The wolf doesn’t do this. Everything the animal does is performed for a specific reason. They might fight with their friends; however, this is an important lesson to be able to fight or hunt. They certainly don’t cuddle to be loved by their pack.

One thing they could share is that Siberian Husky and the wolf can be heard howling. It is believed that this is a characteristic that is innate in dogs and is frequently used to warn other dogs not to invade their territory. But it’s also possible that other dogs also are known to howl, like the Beagle or the Labrador. It frequently will do so whenever they hear sirens or certain notes in the music, which means it isn’t an exclusive resemblance between the Husky and the Wolf.

Wolf-Dog Hybrids: Mating and Behavior

The wolves and dogs are both interfertile, meaning that they can mate successfully, and their offspring may also produce offspring. It is rare if it ever happens in the wild, as packs are protective of females, so they will not be allowed to crossbreed. But, since humans have been fascinated by mixing domestic dogs with wolves, they’ve begun to explore this over the past few decades.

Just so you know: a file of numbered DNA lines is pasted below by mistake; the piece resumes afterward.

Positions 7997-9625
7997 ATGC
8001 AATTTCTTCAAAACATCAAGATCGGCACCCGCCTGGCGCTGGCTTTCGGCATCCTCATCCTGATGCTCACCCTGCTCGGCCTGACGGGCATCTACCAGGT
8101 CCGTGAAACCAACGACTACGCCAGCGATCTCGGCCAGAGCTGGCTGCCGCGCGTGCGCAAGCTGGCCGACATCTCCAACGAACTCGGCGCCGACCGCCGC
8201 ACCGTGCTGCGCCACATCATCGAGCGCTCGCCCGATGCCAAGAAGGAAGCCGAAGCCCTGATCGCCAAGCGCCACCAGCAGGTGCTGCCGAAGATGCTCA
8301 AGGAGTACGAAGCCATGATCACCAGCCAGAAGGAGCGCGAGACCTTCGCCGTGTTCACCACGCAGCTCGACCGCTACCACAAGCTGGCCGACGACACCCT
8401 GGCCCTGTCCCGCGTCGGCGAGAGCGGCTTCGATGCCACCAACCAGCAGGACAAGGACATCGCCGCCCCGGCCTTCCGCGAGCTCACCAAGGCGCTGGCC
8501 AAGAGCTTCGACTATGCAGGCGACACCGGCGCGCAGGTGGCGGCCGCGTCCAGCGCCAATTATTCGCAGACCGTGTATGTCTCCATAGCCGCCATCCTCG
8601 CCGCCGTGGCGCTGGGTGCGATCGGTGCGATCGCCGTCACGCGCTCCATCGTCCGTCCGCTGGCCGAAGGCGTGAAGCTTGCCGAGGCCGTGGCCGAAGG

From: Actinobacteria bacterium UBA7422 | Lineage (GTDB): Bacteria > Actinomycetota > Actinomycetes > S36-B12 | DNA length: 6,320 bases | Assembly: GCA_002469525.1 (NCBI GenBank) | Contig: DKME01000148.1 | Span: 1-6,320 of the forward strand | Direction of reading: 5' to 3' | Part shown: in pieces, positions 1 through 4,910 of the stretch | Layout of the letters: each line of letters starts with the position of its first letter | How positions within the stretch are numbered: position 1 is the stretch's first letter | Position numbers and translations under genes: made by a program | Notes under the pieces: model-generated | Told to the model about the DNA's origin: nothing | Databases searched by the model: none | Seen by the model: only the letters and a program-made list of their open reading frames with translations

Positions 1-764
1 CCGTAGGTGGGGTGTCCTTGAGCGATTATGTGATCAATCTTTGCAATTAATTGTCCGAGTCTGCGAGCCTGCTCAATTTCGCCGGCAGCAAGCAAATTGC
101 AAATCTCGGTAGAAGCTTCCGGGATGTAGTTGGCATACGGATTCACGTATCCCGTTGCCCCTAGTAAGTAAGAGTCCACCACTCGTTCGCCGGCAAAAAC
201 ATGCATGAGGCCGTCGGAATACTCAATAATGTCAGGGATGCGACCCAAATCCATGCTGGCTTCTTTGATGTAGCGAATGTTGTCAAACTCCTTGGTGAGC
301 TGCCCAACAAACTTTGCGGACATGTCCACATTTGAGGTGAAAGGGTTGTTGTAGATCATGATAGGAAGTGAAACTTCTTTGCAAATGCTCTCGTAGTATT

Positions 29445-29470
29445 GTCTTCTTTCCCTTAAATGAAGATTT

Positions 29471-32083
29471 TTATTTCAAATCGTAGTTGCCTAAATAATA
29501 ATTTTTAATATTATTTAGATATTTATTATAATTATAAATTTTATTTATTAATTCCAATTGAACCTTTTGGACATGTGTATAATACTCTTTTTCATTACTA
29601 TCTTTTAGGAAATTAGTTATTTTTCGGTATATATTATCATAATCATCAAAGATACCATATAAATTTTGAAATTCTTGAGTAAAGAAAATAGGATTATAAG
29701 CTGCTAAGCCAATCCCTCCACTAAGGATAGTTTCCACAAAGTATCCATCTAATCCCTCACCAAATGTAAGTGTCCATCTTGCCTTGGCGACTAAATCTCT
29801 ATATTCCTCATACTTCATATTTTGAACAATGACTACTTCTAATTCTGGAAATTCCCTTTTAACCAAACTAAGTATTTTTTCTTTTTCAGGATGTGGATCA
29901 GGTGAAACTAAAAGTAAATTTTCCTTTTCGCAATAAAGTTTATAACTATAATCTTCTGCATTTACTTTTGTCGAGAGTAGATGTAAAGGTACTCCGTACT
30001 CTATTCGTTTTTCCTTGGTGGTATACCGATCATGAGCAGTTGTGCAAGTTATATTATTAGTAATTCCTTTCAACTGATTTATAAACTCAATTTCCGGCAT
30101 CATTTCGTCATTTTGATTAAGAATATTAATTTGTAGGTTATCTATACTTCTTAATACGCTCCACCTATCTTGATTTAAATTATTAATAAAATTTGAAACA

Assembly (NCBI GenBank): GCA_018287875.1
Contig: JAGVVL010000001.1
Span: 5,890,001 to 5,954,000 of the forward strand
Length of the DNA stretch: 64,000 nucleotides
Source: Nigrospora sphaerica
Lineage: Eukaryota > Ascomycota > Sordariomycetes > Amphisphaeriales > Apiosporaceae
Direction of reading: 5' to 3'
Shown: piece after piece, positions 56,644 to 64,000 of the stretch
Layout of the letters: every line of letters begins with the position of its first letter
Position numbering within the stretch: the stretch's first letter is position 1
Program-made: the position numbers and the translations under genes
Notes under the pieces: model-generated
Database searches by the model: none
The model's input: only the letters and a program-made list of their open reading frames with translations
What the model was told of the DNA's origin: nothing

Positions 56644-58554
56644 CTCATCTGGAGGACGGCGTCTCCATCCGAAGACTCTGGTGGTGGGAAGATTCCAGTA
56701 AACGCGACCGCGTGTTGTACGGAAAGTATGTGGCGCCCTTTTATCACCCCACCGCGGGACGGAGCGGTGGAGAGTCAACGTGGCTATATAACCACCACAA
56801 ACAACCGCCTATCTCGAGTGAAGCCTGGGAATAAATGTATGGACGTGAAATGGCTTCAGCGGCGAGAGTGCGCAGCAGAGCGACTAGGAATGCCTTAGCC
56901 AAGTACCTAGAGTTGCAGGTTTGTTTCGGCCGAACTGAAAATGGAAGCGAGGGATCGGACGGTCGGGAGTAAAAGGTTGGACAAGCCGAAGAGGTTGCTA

These hybrid breeds have been adopted into homes with families; however, the results have differed. If they are good, the majority of owners say that it was extremely difficult, and more so than any dog they’ve encountered. The wolf and dog breeds develop at different rates, which makes their behavior unpredictable due to this, there is no single answer that is the best for raising hybrids.

There is even a belief that hybrids threaten humans since they have the instinct to hunt; however, it has a lower level of human security, and this is the case for the latest generation that are pure wolves. In particular, it is being reported in Canada and other countries similar to Germany and other countries, where Wolves are growing bolder and expanding into human space and are cause for concern. It is unclear whether this is because they are in desperate need of food or if they are connecting humans to food sources, but either way, the behavior is new and something that biologists would like to observe.

If this is an issue you’d like to tackle the plunge, there could be obstacles in the way even before you buy the hybrid dog. In some states, the hybrid wolf-dog breed can be considered an exotic pet like the Wolf, so you’ll need a special permit. Make sure you check the laws in your state if this is something that is something you’re interested in. There is no need for a permit to own a Siberian Husky.

Is Wolf Domestication Possible?